Site icon Daniell Marlow

Jersey Brand Hummel Stands for Human Rights With Toned Down Denmark World Cup Kits

Sports gear manufacturer Hummel is drawing attention to human rights in Qatar with their new, muted 2022 World Cup kits for Denmark.

The all-red and all-black jerseys, unveiled on Wednesday, pay homage to the Danish Euro ’92 victory while protesting against Qatar’s alleged treatment of migrant workers who built the necessary infrastructure for the largest sporting event in the world.

“This shirt carries with it a message.

We don’t wish to be visible during a tournament that has cost thousands of people their lives.

We support the Danish national team all the way, but that isn’t the same as supporting Qatar as a host nation.”

Black, the color of mourning, was chosen to represent the thousands of lives lost by migrant workers in Qatar, according to Hummel.

The jersey brand promised to deliver kits “with a message” as early as last November, per ESPN

“Though FIFA’s World Cup rules prohibit political statements on team uniform, the three Denmark shirt designs in all-red, all-white and all-black appear to comply with no words or symbols that are an explicit statement. The national team badge, Hummel logo and decorative white chevrons — a famous feature of the Denmark shirt since the 1980s — are faded into the same single color as the shirt.”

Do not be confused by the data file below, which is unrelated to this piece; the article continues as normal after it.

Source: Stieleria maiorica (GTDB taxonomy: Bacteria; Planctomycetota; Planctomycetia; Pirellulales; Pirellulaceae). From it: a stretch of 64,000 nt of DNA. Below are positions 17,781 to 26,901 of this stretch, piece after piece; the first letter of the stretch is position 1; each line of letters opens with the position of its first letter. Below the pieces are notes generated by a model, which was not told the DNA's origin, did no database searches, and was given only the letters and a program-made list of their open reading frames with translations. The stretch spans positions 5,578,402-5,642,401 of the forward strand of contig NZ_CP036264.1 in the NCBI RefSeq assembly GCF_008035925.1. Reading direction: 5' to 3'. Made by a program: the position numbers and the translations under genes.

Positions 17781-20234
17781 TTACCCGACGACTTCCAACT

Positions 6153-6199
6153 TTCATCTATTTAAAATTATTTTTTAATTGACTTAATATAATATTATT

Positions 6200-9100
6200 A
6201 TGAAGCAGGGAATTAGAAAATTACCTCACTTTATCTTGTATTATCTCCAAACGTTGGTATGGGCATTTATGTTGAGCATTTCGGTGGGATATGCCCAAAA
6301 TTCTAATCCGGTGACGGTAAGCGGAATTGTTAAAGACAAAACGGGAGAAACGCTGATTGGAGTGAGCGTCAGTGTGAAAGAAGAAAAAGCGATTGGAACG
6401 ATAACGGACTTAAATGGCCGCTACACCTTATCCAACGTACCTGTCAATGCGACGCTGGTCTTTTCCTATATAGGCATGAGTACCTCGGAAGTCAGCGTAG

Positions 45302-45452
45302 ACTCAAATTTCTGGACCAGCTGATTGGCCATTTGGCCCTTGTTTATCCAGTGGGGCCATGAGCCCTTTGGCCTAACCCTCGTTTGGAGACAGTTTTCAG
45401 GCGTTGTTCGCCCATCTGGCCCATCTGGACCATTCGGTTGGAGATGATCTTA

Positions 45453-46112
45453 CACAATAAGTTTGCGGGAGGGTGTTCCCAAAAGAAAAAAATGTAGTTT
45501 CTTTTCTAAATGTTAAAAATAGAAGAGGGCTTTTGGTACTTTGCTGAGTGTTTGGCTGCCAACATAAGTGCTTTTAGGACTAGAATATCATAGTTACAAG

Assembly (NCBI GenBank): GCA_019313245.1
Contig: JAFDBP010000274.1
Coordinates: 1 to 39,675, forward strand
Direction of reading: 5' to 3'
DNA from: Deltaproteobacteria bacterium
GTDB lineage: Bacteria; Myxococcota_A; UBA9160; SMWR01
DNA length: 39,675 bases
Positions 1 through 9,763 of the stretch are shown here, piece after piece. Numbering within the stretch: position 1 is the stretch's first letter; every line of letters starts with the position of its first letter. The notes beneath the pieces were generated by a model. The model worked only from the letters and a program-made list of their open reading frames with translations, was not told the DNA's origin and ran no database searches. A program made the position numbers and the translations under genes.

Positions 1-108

Qatar has received heavy criticism and accusations from human rights groups and watchdogs who claim thousands of migrant workers died working for the gas-rich host nation. Alleged Qatari obfuscation makes calculating the exact number of deaths difficult.

Last Wednesday, the English Football Association publicly called for Qatar to compensate families of the deceased migrant workers after Amnesty International, Human Rights Watch, and FairSquare asked for World Cup sponsors to pressure the host nation. 

Qatari spokespersons deny all human rights violations allegations.

“We wholeheartedly reject the trivializing our genuine commitment to protect the health and safety of the 30,000 workers who built FIFA World Cup stadiums and other tournament projects…

[Our] work is recognized by numerous entities within the international human rights community as a model that has accelerated progress and improved lives.”

Featured Image: DALL-E Generated Image/FIFAWorldCup2022/DanishFootballAssociation/DM

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